EL PASO COUNTY -- FOX31 is getting a rare look inside one of the most secure, classified military installations on the planet. A nuclear bomb-proof bunker nestled inside a Colorado mountain. It's the Cheyenne Mountain Air Force Station.
This week, the Air Force is celebrating the 60th anniversary of NORAD, the North American Aerospace Defense Command.
"It is one of the safest places on earth," said Steve Rose, Deputy Director of the 721st Mission Support Group.
Burrowed inside Cheyenne Mountain west of Colorado Springs, you'll find the most famous bunker in the world.
"It's pretty impressive when you walk through that tunnel, to understand the scope and the breadth and vision of people in the 1950s to create this complex," said Col. Travis Morehen of the Royal Canadian Air Force, who serves as the Deputy Chief of the NORAD-USNORTHCOM Command Center.
Miners, architects and engineers hollowed out the mountain 60 years ago - at the height of the cold war - building a modern marvel.
"And the solid piece of granite that Cheyenne Mountain provided is a perfect location to drill in to and provide a command and control facility," Rose said.
First thing you see inside the mountain is the three-foot-thick blast doors. They're made from 23 tons of steel and concrete, built to withstand a nuclear blast. In case of attack, they're slammed shut - protecting the staff inside the mountain. The good news is, they've almost never had to close them. Almost.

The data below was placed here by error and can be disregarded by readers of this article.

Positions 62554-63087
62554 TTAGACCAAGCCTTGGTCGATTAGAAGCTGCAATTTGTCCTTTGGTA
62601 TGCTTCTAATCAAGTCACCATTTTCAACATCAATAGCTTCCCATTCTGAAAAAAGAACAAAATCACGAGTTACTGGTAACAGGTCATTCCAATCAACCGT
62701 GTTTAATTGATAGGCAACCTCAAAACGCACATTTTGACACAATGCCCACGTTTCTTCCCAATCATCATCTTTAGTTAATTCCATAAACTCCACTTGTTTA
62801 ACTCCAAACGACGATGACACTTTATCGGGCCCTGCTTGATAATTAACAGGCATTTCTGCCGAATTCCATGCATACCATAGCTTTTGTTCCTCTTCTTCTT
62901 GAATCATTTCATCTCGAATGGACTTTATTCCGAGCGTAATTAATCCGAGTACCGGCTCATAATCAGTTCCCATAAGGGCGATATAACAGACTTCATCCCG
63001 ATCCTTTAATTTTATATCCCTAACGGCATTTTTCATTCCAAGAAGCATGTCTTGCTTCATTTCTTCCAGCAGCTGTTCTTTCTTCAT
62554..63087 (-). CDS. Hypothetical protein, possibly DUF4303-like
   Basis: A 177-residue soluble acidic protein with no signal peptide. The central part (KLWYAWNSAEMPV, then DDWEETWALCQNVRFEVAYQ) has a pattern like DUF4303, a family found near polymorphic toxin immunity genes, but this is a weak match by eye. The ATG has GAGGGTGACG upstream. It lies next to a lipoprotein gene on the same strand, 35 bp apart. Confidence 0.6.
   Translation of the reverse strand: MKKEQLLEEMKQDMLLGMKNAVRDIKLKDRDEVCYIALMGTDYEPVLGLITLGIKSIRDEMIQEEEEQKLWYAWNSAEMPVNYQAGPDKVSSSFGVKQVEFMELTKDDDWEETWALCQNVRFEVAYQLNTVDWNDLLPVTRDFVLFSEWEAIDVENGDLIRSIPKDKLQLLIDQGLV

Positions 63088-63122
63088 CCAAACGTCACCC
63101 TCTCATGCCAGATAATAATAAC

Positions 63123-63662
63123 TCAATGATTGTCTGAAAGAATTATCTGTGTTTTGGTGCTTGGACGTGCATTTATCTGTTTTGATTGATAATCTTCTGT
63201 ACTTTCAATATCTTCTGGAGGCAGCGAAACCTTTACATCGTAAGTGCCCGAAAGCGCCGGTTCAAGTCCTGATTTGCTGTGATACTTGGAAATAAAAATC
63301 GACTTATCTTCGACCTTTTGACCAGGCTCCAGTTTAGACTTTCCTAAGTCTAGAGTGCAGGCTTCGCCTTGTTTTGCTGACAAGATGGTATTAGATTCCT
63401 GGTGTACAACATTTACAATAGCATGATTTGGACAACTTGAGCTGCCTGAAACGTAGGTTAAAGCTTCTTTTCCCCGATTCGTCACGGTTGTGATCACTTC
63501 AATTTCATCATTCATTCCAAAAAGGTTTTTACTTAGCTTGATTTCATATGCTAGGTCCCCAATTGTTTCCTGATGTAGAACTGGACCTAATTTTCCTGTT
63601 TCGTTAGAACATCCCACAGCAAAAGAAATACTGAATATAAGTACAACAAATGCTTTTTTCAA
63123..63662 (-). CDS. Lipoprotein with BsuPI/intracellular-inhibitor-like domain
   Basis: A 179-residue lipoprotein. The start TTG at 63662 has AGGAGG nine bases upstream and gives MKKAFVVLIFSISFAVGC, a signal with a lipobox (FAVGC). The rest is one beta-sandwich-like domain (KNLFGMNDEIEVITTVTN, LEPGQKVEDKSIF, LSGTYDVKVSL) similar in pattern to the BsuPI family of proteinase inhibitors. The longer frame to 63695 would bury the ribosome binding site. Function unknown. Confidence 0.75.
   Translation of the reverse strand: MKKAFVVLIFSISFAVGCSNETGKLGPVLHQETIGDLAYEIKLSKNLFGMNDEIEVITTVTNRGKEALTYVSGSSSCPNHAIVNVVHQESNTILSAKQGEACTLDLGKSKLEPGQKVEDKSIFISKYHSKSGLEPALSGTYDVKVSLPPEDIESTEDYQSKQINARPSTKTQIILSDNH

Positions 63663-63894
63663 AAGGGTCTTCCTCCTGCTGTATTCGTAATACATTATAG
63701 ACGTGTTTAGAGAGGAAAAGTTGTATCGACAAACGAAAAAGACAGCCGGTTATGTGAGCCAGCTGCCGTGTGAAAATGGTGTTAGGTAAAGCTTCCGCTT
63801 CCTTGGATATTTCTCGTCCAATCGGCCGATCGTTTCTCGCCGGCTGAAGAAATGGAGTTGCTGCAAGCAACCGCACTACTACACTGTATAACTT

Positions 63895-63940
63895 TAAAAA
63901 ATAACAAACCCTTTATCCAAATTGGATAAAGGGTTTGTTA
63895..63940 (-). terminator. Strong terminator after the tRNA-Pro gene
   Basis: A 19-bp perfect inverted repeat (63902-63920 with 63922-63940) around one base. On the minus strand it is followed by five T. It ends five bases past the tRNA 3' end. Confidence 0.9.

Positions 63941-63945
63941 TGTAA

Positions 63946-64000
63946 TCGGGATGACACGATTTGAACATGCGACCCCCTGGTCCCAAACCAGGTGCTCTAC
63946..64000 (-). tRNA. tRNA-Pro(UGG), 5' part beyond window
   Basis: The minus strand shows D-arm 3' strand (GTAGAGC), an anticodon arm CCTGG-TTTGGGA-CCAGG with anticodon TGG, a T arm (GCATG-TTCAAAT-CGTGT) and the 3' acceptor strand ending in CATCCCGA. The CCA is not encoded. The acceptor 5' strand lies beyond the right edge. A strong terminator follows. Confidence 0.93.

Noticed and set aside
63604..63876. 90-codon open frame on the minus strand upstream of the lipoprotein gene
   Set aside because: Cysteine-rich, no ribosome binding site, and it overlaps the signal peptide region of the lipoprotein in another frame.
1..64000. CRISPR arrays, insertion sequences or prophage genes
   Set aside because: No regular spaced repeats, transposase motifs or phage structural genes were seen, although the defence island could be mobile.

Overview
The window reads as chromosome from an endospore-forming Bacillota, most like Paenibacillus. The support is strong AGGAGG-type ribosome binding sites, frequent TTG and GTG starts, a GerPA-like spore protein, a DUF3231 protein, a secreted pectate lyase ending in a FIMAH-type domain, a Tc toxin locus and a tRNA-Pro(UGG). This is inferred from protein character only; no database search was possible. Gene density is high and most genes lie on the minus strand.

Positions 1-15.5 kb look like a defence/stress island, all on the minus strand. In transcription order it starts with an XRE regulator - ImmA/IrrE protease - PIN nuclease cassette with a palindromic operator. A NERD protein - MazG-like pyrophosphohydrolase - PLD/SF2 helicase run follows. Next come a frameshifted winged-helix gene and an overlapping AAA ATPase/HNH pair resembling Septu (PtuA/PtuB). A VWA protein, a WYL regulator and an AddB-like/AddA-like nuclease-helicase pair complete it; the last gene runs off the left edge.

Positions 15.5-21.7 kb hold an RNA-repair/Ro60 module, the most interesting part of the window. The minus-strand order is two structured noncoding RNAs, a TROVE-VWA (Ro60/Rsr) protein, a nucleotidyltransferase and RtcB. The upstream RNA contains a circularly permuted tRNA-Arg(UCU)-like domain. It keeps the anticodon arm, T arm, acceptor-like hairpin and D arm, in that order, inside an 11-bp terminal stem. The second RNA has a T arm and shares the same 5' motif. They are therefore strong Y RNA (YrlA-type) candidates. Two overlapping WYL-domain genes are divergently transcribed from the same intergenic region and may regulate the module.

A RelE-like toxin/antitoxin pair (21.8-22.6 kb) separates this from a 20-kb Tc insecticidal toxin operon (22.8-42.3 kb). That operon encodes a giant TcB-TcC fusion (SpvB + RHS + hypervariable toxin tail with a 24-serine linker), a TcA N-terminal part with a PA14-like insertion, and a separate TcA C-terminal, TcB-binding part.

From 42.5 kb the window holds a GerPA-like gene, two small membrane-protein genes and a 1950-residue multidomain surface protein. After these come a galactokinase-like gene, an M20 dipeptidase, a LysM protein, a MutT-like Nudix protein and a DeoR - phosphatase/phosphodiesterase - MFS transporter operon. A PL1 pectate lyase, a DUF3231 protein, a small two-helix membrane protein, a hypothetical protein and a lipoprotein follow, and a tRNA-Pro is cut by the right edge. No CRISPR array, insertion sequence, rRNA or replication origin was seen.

"The only time we've closed the blast door since 1992 under threat was during the morning of 9/11," said Rose.
Inside those doors, a series of buildings built on hundreds of springs, so they can bounce and sway in a nuclear attack or earthquake.
A few yards away is Cheyenne Mountain's most famous room - the Alternate Command Center or ACC. For decades inside this room, military officials from the US and Canada have watched for missiles, nuclear attacks and rogue aircraft in the skies over North America.
Hollywood made this room famous. The Command Center plays a pivotal role in the 1983 movie "WarGames," starring Matthew Broderick. The film depicts NORAD's Command Center as a huge, bustling room where teams of Air Force officers are preparing for nuclear war with the USSR.
"I've been told that when the producers walked into this room, they looked at it and said, 'Oh no, this won't do.' So they recreated their own version," said Lance Blyth, command historian at NORAD.
Cheyenne Mountain now shares duties with nearby Peterson Air Force Base when it comes to monitoring threats against North America, but that doesn't mean they're any less prepared.
"It is as relevant today as it was in the 60s and 70s," Rose said. "We are providing a premiere facility for this nation's defense."
To learn more about activities planned this week to commemorate the 60th anniversary of NORAD, click here.AlertMe